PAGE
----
Mexico City is the oldest surviving capital city in all of the Americas. It also is one of only two that actually served as capitals of their Indigenous communities – the other being Quito, Ecuador. But much of that incredible history is washed over in history books, tourism advertisements, and the everyday hustle and bustle of a city of 21 million people.

Recently, city residents voted on a non-binding resolution that could see the city’s name changed back to it’s pre-Hispanic origin to help shine a light on its rich Indigenous history.

Mexico City could soon be renamed in honor of its pre-Hispanic identity.

A recent poll shows that 54% of chilangos (as residents of Mexico City are called) are in favor of changing the city’s official name from Ciudad de México to México-Tenochtitlán. In contrast, 42% of respondents said they didn’t support a name change while 4% said they they didn’t know.

Conducted earlier this month as Mexico City gears up to mark the 500th anniversary of the fall of the Aztec empire capital with a series of cultural events, the poll also asked respondents if they identified more as Mexicas, as Aztec people were also known, Spanish or mestizo (mixed indigenous and Spanish blood).

Mestizo was the most popular response, with 55% of respondents saying they identified as such while 37% saw themselves more as Mexicas. Only 4% identified as Spaniards and the same percentage said they didn’t know with whom they identified most.

The poll also touched on the city’s history.

The ancient city of Tenochtitlán.

The same poll also asked people if they thought that the 500th anniversary of the Spanish conquest of Tenochtitlán by Spanish conquistadoresshould be commemorated or forgotten, 80% chose the former option while just 16% opted for the latter.

Three-quarters of respondents said they preferred areas of the the capital where colonial-era architecture predominates, such as the historic center, while 24% said that they favored zones with modern architecture.

There are also numerous examples of pre-Hispanic architecture in Mexico City including the Templo Mayor, Tlatelolco and Cuicuilco archaeological sites.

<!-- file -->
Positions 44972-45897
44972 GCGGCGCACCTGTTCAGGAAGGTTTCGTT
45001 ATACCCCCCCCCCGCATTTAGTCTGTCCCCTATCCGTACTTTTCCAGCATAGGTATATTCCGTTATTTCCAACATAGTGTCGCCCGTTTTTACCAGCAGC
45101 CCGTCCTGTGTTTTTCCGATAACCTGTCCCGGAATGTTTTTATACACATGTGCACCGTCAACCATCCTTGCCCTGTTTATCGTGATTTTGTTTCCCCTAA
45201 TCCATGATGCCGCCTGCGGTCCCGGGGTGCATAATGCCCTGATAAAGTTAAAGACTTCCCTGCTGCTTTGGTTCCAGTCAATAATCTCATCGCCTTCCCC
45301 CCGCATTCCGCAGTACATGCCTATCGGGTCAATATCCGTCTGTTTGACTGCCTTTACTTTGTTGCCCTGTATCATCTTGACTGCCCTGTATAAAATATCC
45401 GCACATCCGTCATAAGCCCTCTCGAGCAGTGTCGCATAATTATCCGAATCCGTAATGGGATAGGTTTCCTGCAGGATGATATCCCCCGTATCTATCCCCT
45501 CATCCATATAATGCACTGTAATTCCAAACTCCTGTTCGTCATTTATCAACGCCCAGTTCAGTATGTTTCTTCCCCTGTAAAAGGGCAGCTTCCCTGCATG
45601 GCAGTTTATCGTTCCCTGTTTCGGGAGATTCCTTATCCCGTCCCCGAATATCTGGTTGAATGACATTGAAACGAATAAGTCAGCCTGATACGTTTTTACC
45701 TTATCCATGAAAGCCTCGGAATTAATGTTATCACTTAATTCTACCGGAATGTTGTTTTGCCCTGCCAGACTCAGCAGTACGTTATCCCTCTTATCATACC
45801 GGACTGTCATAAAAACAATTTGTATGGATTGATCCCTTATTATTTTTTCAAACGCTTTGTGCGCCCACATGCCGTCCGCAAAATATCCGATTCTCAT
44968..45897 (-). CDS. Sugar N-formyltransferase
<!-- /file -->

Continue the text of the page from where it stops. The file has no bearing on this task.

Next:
Tenochtitlán was one of the world’s most advanced cities when the Spanish arrived.

Tenochtitlán, which means “place where prickly pears abound” in Náhuatl, was founded by the Mexica people in 1325 on an island located on Lake Texcoco. The legend goes that they decided to build a city on the island because they saw the omen they were seeking: an eagle devouring a snake while perched on a nopal.

At its peak, it was the largest city in the pre-Columbian Americas. It subsequently became a cabecera of the Viceroyalty of New Spain. Today, the ruins of Tenochtitlán are in the historic center of the Mexican capital. The World Heritage Site of Xochimilco contains what remains of the geography (water, boats, floating gardens) of the Mexica capital.

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Met Gala 2021 Is Happening And Amanda Gorman Is Set To Host The America-Themed Fashion Event

Entertainment

Met Gala 2021 Is Happening And Amanda Gorman Is Set To Host The America-Themed Fashion Event

Alex Wong/Getty Images

It’s 2021 and the Met Gala is back this year – after being canceled in 2020 thanks to a pandemic – with superstar poet Amanda Gorman being eyed to host the fashion event of the year. Given the 23-year-old’s show-stopping performance at the inauguration, the theme fittingly will be a celebration of America and American designers.

The Met Gala will return in 2021 with a very special guest as host.

Vogue’s “Oscars of Fashion” famously takes place on the first Monday of May. However, this year it’s been pushed back to September 13, in hopes that life will have returned to something closer to normal by then.

Epic poet Amanda Gorman is reportedly in talks to co-host the event alongside Tom Ford, who is the academy’s president. The breakout star of President Biden’s inauguration, Gorman is on the cover of the magazine’s May issue and the subject of a relentlessly glowing profile inside.

The black-tie gala, which raises funds for Met’s Costume Institute, is normally fashion’s biggest night and sees guests from Lady Gaga, Jennifer Lopez and Cardi B to Jeff Bezos, Elon Musk and even Maluma.

The event was canceled in 2020 thanks to a global pandemic.

The world’s most glamorous party was canceled in 2020 because of COVID-19, which was (and still is) raging the planet at the time. There was a virtual event in place of the 2020 event, with celebs like Julia Roberts, Priyanka Chopra and Amanda Seyfried showing off their looks from home and stars like Mindy Kaling and Adam Rippon taking part in the #MetGalaChallenge, recreating looks from past years.

This year’s event will draw inspiration from all things USA.

The theme of this year’s Met Gala has not been announced, but Page Six says the night will be devoted to honoring America and American designers, following the 18-month-long COVID crisis in this country.

Recent past themes for the event have included “Camp: Notes on Fashion” (2019), “Heavenly Bodies: Fashion and the Catholic Imagination” (2018), and “Rei Kawakubo/Comme des Garçons: Art of the In-Between (2017). And don’t forget 2016, when Zayn Malik wore robot-arms to Manus x Machina: Fashion in an Age of Technology.